Proper cleaning in the brewery is the single most crucial thing brewers can do to ensure good quality, great tasting beer, time after time. Caustic (NaOH or KOH) has been the primary chemical of choice in breweries to remove protein soil from the brewhouse to packaging and everything in between for decades. With its high pH (>12) at 2 to 3 percent active caustic, sodium hydroxide or potassium hydroxide is very effective at hydrolyzing (breaking down) soil.
Without additional additives such as surfactants, chelators, water conditioners and rinse aids, however, caustic used alone can promote beerstone deposits and leave unsanitary surfaces. Nowadays, the so-called “built” caustics with the aforementioned additives can significantly reduce the amount of chemical required to clean the surface and reduce or eliminate the need for an acid neutralization step after the cleaning.
Ok, here’s my product plug: Birko’s new CIP-erior Liquid Caustic CIP is just such a product. Designed especially for brewery CIP, CIP-erior utilizes the latest and greatest advances in surfactants, chelation, dispersants (polymers) and rinse aids to provide excellent cleaning while requiring less chemical to do the job and reduces the need for an acid finish afterward. Now, let me give you an example of why caustics need help.
Brewhouse CIP cleaning using caustic and hydrogen peroxide
My kettle is not coming clean! I have to physically get in the kettle and scrub after I run the CIP (clean in place) to remove the remaining soil!
Unfortunately, this is a very common complaint of many craft brewers, especially in breweries that run multiple batches through the brewhouse between CIP runs. Why? Protein tends to bind to the metal and alkalinity by itself will not remove it. The soil is typically very soft and removes easily when wiped with a sponge or cloth but will not come off with the spray from the CIP nozzle. Many brewers accept this annoyance as “just the way it is,” but many astute brewers have long known or are now discovering that adding hydrogen peroxide (H202) to an alkaline cleaning solution can assist removing protein and calcium deposits in brewhouse cleaning.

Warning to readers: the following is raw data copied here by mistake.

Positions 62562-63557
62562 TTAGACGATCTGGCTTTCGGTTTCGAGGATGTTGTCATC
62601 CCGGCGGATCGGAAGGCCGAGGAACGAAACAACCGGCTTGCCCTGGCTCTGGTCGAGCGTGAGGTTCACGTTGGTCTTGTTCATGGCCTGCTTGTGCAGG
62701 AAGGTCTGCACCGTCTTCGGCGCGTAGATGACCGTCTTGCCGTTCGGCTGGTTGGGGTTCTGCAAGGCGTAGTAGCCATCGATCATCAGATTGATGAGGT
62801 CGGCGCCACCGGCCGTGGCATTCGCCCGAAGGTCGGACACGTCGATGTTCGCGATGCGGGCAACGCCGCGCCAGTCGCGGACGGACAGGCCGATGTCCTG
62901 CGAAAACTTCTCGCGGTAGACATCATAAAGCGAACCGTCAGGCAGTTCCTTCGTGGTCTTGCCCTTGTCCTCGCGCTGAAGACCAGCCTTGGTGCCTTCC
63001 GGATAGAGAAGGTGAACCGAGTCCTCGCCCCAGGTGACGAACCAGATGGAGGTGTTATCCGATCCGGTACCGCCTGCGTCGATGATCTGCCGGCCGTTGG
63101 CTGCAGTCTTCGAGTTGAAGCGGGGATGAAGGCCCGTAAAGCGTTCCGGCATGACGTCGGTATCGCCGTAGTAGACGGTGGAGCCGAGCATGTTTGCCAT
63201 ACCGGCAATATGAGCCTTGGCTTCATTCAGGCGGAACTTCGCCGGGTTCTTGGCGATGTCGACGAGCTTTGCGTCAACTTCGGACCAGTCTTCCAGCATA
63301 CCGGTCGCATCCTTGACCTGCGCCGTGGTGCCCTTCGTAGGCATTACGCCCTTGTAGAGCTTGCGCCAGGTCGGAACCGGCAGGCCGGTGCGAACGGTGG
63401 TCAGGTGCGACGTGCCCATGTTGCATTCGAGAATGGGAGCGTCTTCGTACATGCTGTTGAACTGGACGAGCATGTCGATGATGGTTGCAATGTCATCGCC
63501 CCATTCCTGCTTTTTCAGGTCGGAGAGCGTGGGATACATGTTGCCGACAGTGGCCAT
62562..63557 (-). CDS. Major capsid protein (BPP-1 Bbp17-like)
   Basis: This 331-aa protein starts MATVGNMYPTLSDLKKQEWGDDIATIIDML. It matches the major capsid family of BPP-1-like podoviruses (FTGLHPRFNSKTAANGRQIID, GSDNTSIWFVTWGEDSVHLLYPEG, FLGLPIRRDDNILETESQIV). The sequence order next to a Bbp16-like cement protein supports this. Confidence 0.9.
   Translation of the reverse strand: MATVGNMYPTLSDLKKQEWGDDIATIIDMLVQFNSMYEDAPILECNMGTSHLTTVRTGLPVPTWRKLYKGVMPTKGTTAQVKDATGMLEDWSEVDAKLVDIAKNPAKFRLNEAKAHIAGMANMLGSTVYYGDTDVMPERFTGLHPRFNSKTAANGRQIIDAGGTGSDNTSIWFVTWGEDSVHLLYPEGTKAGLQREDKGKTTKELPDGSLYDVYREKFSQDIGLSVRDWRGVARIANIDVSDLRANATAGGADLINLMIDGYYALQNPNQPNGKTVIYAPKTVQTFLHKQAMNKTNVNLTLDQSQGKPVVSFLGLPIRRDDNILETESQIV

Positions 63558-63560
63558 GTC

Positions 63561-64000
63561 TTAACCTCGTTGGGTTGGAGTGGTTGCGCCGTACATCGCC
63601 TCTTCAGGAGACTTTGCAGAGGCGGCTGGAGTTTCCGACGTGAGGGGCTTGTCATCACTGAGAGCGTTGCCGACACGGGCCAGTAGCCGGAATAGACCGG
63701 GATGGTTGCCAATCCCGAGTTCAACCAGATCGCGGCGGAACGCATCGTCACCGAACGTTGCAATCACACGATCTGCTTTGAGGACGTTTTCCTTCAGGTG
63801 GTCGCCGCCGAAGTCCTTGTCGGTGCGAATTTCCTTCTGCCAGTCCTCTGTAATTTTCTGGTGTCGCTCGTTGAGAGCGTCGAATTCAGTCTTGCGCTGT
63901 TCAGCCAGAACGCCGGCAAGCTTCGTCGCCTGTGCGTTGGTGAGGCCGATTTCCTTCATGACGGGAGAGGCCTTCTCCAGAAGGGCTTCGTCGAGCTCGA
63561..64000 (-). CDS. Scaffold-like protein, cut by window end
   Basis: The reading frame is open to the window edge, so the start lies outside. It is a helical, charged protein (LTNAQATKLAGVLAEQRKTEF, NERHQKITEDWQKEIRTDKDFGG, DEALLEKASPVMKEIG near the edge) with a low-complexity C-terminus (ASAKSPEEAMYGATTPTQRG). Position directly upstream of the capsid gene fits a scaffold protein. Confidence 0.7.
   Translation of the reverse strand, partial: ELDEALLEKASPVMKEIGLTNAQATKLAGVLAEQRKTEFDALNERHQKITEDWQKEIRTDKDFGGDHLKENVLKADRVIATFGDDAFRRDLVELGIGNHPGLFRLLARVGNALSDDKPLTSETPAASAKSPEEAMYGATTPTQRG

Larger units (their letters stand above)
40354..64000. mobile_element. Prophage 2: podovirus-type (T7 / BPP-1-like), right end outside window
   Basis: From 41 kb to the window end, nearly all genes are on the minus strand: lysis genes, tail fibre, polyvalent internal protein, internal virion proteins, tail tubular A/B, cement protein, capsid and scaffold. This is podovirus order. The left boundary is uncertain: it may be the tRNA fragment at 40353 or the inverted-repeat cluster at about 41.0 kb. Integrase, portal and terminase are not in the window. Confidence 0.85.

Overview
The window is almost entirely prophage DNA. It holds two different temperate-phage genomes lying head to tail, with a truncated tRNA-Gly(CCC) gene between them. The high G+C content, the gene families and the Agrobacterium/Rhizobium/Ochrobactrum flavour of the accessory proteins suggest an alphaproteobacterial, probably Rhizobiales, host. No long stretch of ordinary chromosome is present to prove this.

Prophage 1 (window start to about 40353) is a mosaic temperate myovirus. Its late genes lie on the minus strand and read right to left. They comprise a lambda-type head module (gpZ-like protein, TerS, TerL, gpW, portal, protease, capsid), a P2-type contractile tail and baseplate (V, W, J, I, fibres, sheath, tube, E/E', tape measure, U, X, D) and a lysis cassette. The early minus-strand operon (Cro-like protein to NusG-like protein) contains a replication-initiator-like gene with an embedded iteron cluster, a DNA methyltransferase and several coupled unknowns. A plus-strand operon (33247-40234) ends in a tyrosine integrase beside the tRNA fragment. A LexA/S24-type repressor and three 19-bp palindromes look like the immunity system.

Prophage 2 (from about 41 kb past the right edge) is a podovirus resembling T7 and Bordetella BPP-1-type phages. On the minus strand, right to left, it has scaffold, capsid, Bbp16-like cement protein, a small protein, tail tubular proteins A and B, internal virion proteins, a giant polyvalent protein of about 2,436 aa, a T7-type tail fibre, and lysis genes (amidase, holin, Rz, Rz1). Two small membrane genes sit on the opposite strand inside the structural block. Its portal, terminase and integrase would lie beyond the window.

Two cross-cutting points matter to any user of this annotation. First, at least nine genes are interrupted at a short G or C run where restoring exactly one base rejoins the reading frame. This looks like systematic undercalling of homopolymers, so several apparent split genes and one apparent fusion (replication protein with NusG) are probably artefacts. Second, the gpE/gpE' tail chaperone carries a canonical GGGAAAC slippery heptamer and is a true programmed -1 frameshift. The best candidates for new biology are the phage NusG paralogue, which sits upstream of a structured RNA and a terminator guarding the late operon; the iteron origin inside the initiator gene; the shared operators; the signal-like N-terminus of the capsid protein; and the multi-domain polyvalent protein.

Chlorinated caustic cleaners, once popular for cleaning breweries were found to cause serious damage to stainless steel, including pitting and stress corrosion cracking (SCC). Many brewers have since discontinued using chlorinated alkaline cleaners. Non-caustic, oxygenated alkaline powdered cleaners introduced in the 1990s were and are still very effective, and are somewhat safer to use from a PPE (personal protective equipment) standpoint. These cleaners were well received by small craft brewers and became wildly popular with homebrewers. With the rapid growth of the craft brewing industry, however, successful craft brewers graduating to larger brewing systems found that powdered cleaners were not as easy to use as they were compared to a smaller brew system.